Expats in Germany with kids enjoy many benefits, including generous financial support from a state worried about declining birth rates. But what do you do when your child starts classifying space rockets by safety levels?
English-speakers who have had children in Germany, either with another foreigner or with a German, face a variety of challenges, but also receive a lot of support from a state anxious about the demographic future of the country.
Walking around large cities in Germany you would be forgiven for thinking that the only people in this land of falling birth rates that are having children are foreigners. In 2004 the birth rate in Germany was 1.4 per woman, well short of the 2 per woman needed to maintain a steady population. Although not as disastrous as in countries such as Italy, Germany’s birth rate of 8.3 per 10,000 population compares badly to rates of 10.8 in Britain, 12.3 in Australia and a massive 14.1 in the US.
The complications of bringing up children abroad start with the birth. Living in Germany adds an extra layer of bureaucracy to what is already a stressful time.
An extra layer of stress
Simon Clement, who works for an environmental consultancy in Freiburg in the Black Forest, found this out the hard way. He is British and was not married to his Czech wife when they had their two young boys.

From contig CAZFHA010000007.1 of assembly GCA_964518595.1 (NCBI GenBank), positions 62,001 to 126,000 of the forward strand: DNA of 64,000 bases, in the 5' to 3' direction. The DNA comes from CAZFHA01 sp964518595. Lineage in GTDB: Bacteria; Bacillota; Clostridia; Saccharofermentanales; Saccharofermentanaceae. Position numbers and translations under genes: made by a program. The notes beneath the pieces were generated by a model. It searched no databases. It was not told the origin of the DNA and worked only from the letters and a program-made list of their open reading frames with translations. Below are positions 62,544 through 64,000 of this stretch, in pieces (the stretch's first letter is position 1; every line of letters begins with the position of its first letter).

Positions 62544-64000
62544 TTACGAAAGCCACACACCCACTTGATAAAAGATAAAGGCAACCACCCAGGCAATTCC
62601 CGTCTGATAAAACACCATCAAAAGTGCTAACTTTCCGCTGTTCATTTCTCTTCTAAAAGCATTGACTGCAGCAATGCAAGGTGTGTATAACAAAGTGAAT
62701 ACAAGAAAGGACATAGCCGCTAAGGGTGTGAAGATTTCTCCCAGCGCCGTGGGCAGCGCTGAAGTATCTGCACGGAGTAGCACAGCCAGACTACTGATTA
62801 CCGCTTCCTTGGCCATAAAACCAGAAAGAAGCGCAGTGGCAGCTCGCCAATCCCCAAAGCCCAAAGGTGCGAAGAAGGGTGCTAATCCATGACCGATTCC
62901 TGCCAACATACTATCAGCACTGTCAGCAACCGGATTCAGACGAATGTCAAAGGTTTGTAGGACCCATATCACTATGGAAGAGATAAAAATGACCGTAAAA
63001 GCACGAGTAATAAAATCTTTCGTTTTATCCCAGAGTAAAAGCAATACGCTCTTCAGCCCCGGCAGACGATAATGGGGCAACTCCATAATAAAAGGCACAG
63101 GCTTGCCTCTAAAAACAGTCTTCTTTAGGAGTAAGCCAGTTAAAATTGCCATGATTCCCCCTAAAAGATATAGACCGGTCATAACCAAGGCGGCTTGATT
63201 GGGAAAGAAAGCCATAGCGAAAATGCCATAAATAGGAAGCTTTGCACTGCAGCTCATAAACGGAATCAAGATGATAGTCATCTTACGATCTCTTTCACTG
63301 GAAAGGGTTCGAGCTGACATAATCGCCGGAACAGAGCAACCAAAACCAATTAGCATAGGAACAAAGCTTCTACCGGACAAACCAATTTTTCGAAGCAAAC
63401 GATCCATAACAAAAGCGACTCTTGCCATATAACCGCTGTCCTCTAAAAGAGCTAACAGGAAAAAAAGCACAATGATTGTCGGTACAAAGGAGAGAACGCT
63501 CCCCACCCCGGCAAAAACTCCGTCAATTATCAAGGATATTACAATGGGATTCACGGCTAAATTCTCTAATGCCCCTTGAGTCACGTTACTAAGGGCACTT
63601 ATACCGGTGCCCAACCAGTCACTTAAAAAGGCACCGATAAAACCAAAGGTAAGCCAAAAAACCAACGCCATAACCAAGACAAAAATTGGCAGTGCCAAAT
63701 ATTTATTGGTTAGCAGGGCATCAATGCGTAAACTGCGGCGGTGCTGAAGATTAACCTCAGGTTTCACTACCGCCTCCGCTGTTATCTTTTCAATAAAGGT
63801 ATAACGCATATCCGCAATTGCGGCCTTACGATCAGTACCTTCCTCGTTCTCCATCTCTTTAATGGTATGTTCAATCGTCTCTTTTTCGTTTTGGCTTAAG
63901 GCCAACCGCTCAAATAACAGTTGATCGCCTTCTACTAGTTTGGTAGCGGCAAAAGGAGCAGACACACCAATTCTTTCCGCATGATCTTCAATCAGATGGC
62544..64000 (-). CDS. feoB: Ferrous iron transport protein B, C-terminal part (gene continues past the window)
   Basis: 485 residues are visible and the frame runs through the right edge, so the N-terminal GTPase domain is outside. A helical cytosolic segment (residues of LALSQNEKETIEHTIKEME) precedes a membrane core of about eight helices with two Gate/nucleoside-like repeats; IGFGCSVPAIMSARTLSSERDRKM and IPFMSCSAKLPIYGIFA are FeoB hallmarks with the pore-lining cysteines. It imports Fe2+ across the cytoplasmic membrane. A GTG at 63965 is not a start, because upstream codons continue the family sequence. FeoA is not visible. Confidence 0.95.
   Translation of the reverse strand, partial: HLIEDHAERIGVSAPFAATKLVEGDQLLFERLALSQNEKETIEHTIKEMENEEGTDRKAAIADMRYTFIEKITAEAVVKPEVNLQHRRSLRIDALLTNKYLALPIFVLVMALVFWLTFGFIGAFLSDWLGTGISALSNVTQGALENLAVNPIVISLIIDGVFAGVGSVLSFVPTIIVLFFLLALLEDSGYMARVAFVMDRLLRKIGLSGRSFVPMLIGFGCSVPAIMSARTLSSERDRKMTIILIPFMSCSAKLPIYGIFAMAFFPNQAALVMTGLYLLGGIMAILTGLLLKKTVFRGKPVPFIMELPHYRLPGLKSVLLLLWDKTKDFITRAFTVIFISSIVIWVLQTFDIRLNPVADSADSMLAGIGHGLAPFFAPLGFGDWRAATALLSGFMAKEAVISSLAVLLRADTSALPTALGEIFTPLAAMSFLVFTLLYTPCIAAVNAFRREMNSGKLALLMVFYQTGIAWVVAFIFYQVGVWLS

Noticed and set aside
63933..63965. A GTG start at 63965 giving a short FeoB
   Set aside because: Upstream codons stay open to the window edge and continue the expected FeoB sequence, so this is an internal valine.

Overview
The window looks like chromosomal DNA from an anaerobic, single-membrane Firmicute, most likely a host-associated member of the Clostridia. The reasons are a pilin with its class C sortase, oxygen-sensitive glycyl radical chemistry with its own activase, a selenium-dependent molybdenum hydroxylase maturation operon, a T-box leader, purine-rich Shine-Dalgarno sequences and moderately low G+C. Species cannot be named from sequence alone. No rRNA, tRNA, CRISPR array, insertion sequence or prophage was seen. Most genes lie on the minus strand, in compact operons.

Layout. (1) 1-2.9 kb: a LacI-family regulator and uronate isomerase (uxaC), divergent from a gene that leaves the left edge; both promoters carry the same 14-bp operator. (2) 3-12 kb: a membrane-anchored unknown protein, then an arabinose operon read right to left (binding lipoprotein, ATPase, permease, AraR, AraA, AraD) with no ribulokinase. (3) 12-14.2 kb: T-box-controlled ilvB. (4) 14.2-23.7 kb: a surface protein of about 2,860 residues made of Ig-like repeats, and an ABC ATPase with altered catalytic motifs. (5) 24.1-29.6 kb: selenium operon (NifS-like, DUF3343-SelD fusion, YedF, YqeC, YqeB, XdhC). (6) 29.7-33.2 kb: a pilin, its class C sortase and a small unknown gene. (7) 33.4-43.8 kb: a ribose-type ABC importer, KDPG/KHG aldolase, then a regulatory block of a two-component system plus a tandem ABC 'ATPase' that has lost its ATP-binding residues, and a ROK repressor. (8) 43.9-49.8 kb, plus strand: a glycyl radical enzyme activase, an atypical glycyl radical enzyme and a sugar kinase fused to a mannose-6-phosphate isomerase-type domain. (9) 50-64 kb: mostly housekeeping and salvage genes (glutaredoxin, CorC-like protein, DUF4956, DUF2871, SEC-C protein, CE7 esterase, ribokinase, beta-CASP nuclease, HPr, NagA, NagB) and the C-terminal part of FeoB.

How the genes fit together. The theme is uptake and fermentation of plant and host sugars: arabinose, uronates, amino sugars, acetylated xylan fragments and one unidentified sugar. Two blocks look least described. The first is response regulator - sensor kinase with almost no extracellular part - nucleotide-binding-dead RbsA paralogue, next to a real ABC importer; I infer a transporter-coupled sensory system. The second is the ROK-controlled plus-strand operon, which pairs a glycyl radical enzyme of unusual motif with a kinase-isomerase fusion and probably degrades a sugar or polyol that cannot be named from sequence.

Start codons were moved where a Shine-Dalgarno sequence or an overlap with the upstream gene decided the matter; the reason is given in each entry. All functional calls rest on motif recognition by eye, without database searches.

“Because the Czech Republic wasn’t in the European Union then, the fact that I am the father of the children didn’t give them the right to stay here,” he says. The financial and bureaucratic situation persuaded them to get married to keep the family together.
Tricky and expensive
If one parent is German, then German citizenship is easily arranged. Organising nationality in your home country can be trickier. It can be expensive if you do it through the embassy, but if you arrange it in your native country, all the relevant documents have to be translated.
If the couple are married and either parent is British, then British citizenship is automatic. Children born to a British parent or parents do not have to be registered with the British consulate to ensure British citizenship, but birth certificates and passports still have to be arranged and paid for. The total cost for doing so is 169 euros.
However, as Simon Clement discovered, if the couple are not married, British citizenship does not automatically pass from father to son. “We had to do another application and pay an extra fee. It is not automatic, but mostly citizenship is granted,” he says.